Tuesday, 16 March 2010

Adventure Series

I love children's books, I've said this before. One of my favourite authors is Enid Blyton. Not the 'updated' Enid Blyton that has edited out all the racism and sexism of her era. I like the original Enid Blyton. It's both a period piece and a good adventure story.

My favourite Enid Blyton series (and she wrote over 500 books!) is the Adventure series about Philip, Dinah, Jack, Lucy-Ann and Kiki, with guest appearances by Bill Smugs, Mrs Mannering and, of course, Philip's menagerie. The first in the series (The Island of Adventure) was written in 1944, the final book (The River of Adventure) in 1955. There certainly doesn't seem to be an eleven year period between the first and the last book and I know I'm not the only reader sorry that she didn't continue with this series. Blyton could have easily used this series to explore far more of the world than she did. The children travel across England, Wales and Scotland, as well as going to Austria, the Near East, Morocco, the Mediterranean and a fictional country.
The only book we didn't own as children was The Circus of Adventure, the one set in a fictional country. I did take it out of the library as a child, but it was never as well read as the ones we actually own. To date, it is still my least favourite in the series. My favourite was always The Valley of Adventure when I was growing up and our copy of the book shows that clearly. The Island of Adventure is fun, but it has all the problems of a first in the series - the characters need to be introduced to each other and to the reader.
The Castle of A
dventure became my favourite as an older teenager. I had always read it least because, up until then, it had been my least favourite of the ones we owned. I suspect that was partly due to the presence of Tassie. I've never been fond of having other characters being anything other than firmly in the background. This is probably also part of why I dislike Circus so much. Not only is there the addition of Gussie right from the beginning, but the entire book revolves around Jack (frequently my least favourite character) and the various people he meets. Not my idea of what one of these stories should be.
The Sea of Adventure is also great fun and frequently one I choose to read. It is similar to Valley, in that the children are supposed to be spending their time with Bill. Something happens (who am I to give the excitement away to someone who hasn't read these), and the children find themselves alone and stranded. That's my idea of a fun adventure story for children. A group of children having to deal with each other, and deal with a stressful situation all at the same time. Frequently when I'm looking for a light, familiar feel-good story I'll pick up either Valley or Sea. Sometimes Castle, but mostly one of these two.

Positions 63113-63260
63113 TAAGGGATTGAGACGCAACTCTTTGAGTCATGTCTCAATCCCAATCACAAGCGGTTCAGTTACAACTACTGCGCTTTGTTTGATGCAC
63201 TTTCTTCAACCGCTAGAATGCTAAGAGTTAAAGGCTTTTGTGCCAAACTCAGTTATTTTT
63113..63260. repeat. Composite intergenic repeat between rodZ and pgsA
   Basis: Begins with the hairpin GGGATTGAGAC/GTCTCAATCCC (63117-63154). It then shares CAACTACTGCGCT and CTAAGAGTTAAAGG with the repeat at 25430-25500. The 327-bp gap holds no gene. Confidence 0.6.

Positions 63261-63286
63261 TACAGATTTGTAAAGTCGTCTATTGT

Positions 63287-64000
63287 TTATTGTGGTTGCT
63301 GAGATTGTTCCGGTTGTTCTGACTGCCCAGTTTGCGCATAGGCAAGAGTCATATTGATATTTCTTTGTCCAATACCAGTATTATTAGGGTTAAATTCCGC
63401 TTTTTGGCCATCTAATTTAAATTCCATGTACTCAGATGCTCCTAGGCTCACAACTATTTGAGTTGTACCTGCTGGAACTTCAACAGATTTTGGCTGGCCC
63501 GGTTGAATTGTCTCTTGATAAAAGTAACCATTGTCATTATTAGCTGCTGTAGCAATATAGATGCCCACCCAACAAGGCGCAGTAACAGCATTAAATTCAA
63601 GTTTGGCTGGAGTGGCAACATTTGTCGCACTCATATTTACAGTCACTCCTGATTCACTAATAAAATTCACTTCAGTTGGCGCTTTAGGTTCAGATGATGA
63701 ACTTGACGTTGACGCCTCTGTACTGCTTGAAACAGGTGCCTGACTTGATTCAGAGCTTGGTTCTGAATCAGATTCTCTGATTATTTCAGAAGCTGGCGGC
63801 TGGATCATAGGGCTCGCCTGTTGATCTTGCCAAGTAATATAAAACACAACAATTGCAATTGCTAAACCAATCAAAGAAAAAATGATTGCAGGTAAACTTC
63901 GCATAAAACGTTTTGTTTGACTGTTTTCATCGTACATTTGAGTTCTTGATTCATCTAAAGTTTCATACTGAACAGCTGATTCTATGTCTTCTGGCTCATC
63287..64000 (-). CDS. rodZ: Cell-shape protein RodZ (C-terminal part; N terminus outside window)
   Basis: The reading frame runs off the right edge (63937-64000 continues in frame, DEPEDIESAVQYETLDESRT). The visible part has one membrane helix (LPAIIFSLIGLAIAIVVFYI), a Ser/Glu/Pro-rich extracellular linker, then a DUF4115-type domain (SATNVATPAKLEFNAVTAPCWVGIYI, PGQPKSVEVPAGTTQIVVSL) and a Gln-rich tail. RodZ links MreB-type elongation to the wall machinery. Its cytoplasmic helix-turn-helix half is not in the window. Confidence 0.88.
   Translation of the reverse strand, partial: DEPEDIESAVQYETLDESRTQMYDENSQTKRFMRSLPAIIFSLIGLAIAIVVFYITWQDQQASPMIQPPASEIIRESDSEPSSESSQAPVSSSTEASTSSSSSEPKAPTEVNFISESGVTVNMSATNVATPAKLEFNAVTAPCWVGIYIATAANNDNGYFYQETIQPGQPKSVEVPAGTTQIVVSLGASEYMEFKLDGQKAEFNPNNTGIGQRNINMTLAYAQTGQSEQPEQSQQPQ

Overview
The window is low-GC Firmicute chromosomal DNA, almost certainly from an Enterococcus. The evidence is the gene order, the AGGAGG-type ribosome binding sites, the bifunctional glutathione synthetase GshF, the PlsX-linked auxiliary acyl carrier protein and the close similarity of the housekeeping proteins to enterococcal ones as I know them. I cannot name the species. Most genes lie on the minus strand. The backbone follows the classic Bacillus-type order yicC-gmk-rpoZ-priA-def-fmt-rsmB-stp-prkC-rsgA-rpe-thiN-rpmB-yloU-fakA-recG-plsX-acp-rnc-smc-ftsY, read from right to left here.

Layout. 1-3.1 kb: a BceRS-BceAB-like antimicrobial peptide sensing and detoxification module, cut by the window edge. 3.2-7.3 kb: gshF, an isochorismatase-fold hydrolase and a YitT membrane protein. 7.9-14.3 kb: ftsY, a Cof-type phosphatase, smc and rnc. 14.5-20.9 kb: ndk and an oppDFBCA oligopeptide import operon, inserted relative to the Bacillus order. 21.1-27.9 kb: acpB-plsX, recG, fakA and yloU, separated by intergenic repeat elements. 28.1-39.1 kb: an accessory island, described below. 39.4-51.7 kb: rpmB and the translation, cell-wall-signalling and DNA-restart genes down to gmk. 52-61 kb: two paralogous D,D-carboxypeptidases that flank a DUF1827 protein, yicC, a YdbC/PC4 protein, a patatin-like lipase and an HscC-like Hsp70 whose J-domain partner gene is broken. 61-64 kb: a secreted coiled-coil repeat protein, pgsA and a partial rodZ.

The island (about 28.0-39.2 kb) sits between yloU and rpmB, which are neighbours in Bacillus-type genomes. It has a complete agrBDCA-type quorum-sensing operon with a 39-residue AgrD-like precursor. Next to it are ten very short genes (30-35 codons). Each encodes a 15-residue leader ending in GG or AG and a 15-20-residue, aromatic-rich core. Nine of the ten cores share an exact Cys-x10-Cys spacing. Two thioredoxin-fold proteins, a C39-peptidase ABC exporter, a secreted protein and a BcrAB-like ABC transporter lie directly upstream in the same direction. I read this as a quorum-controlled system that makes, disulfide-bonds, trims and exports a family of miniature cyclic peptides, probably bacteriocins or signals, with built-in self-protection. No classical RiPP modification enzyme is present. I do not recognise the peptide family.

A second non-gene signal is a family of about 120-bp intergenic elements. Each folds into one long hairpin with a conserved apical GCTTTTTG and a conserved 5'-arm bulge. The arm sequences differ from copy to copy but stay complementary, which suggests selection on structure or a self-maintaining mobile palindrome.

Next up comes The Mountain of Adventure. This is the one set in Wales and, as an adult who happens to have done more than her fair share of science, this is absolutely hilarious. I'm sure, though, that it's perfectly believable for children in 1950, when this was first published. Of course, even without the ridiculous science, this is the least believable of all the novels in this series. Following Mountain, is the original ending of the series, The Ship of Adventure. Mrs Mannering, fed up with their adventures, is determined not to let the children out of her sight, not will they have anything to do with Bill, who is clearly a bad influence. If that went well, there wouldn't be a book, would there? Lucien is irritating and while this is fun, it's not particularly believable. It's not a favourite, but it's not bad. Ranked about the same as Mountain.
The final book, The River of Adventure, is a fun ending to the series. It's not as good as the early books, but it's fun and adventurous, even with the two extra characters attached to the main group.

In terms of characterisation, Philip and Dinah are probably the two most real characters in the book. I don't doubt that girls like Lucy-Ann existed (and probably still do), but she's weak and annoying (though, I grant you, nothing near as awful as Anne from The Famous Five). Jack is selfish, arrogant and annoying. Kiki is ridiculous and unbelievable, though an enjoyable curiosity. Bill is, well, Bill. Having had a certain amount of hero-worship going on for most of my childhood, I don't think that I'm qualified to say anything. Mrs Mannering is annoying. Yes, I realise there has to be someone to object to their schemes and adventures, but really, you'd think after the first three, she'd have gained a little more of a realistic perspective.

The series is well worth reading and is highly recommended for all lovers of adventure series. In my opinion, it's the best series Enid Blyton ever wrote. [And just so you know, having multiple pictures in one post is really frustrating.]

No comments: